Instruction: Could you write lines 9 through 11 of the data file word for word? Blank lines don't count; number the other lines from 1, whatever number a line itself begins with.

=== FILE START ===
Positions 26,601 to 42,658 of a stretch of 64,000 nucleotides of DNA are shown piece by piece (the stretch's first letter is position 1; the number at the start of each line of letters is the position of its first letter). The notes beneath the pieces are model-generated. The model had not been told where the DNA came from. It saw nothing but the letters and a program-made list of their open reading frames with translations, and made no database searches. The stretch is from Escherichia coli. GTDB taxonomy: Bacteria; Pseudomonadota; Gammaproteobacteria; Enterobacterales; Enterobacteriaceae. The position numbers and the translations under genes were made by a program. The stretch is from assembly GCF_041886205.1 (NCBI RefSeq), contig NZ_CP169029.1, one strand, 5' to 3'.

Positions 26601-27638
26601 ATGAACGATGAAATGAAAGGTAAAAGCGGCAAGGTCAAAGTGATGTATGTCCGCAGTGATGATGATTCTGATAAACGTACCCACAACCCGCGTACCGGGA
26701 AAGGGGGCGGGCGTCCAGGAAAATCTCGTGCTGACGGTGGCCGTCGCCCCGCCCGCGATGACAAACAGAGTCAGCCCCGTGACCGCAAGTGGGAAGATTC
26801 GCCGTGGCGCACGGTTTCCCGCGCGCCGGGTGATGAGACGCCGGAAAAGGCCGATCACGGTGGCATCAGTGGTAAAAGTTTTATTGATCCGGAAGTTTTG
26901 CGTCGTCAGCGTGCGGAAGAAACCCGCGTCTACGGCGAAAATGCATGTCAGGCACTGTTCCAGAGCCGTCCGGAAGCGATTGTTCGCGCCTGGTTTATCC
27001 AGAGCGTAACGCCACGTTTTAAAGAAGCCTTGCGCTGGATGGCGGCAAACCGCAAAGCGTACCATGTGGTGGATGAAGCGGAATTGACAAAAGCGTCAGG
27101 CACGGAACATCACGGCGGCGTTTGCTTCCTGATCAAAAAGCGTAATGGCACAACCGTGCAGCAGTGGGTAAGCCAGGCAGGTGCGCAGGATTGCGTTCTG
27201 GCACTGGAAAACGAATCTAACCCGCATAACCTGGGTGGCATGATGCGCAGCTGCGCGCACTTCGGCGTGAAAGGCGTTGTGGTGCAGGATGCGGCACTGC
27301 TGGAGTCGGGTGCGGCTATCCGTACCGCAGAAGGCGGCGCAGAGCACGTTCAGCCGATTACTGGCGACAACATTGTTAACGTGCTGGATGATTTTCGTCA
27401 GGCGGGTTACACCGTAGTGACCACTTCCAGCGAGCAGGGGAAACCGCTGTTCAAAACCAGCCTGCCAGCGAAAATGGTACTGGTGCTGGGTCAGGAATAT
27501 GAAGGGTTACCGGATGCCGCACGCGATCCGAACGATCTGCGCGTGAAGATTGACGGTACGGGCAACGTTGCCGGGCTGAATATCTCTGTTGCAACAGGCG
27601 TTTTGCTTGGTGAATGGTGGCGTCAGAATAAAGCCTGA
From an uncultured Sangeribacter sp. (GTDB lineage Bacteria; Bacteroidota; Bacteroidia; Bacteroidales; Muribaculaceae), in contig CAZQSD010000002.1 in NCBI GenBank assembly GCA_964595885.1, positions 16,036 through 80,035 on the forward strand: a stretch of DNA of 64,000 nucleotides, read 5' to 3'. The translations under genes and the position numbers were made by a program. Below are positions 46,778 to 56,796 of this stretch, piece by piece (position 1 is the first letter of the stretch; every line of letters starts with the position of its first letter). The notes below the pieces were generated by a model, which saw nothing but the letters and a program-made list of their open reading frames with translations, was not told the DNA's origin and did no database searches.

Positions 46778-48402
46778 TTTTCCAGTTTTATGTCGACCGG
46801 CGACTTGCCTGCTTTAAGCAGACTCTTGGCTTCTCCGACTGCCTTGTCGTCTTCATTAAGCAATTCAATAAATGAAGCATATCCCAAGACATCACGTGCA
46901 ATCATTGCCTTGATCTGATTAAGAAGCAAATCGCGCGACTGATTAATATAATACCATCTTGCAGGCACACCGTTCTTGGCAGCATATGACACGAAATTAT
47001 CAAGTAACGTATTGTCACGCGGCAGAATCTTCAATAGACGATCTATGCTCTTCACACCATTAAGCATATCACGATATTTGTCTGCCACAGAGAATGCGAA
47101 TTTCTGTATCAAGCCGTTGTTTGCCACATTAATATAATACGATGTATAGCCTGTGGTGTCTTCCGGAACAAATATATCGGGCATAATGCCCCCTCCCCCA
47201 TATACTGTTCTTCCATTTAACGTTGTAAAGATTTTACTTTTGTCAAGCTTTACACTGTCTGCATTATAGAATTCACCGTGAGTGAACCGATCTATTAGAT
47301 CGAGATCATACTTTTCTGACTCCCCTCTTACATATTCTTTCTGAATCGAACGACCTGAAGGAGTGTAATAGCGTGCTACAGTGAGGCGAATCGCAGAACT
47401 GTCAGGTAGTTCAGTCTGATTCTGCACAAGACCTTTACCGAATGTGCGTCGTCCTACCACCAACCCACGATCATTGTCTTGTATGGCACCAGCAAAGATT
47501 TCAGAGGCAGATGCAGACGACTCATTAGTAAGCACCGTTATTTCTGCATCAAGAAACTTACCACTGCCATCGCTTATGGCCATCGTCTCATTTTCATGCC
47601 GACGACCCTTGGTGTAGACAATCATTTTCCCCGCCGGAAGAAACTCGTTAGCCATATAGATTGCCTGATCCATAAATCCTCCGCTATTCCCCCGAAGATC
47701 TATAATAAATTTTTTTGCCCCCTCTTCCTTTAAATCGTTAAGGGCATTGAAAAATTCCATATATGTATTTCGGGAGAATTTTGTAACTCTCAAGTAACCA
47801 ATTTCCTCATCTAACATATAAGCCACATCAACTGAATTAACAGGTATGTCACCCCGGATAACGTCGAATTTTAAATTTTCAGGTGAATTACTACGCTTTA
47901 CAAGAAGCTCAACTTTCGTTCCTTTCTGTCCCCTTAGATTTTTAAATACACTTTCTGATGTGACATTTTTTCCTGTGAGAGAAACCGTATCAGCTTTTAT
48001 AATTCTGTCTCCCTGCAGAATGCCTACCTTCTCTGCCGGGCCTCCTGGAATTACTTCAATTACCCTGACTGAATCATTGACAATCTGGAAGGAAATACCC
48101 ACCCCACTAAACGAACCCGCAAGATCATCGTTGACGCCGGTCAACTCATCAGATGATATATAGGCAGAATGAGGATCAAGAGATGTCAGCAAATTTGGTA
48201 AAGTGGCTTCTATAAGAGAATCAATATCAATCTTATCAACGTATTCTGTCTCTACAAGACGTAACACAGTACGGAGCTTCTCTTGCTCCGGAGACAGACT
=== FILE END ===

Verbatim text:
27201 GCACTGGAAAACGAATCTAACCCGCATAACCTGGGTGGCATGATGCGCAGCTGCGCGCACTTCGGCGTGAAAGGCGTTGTGGTGCAGGATGCGGCACTGC
27301 TGGAGTCGGGTGCGGCTATCCGTACCGCAGAAGGCGGCGCAGAGCACGTTCAGCCGATTACTGGCGACAACATTGTTAACGTGCTGGATGATTTTCGTCA
27401 GGCGGGTTACACCGTAGTGACCACTTCCAGCGAGCAGGGGAAACCGCTGTTCAAAACCAGCCTGCCAGCGAAAATGGTACTGGTGCTGGGTCAGGAATAT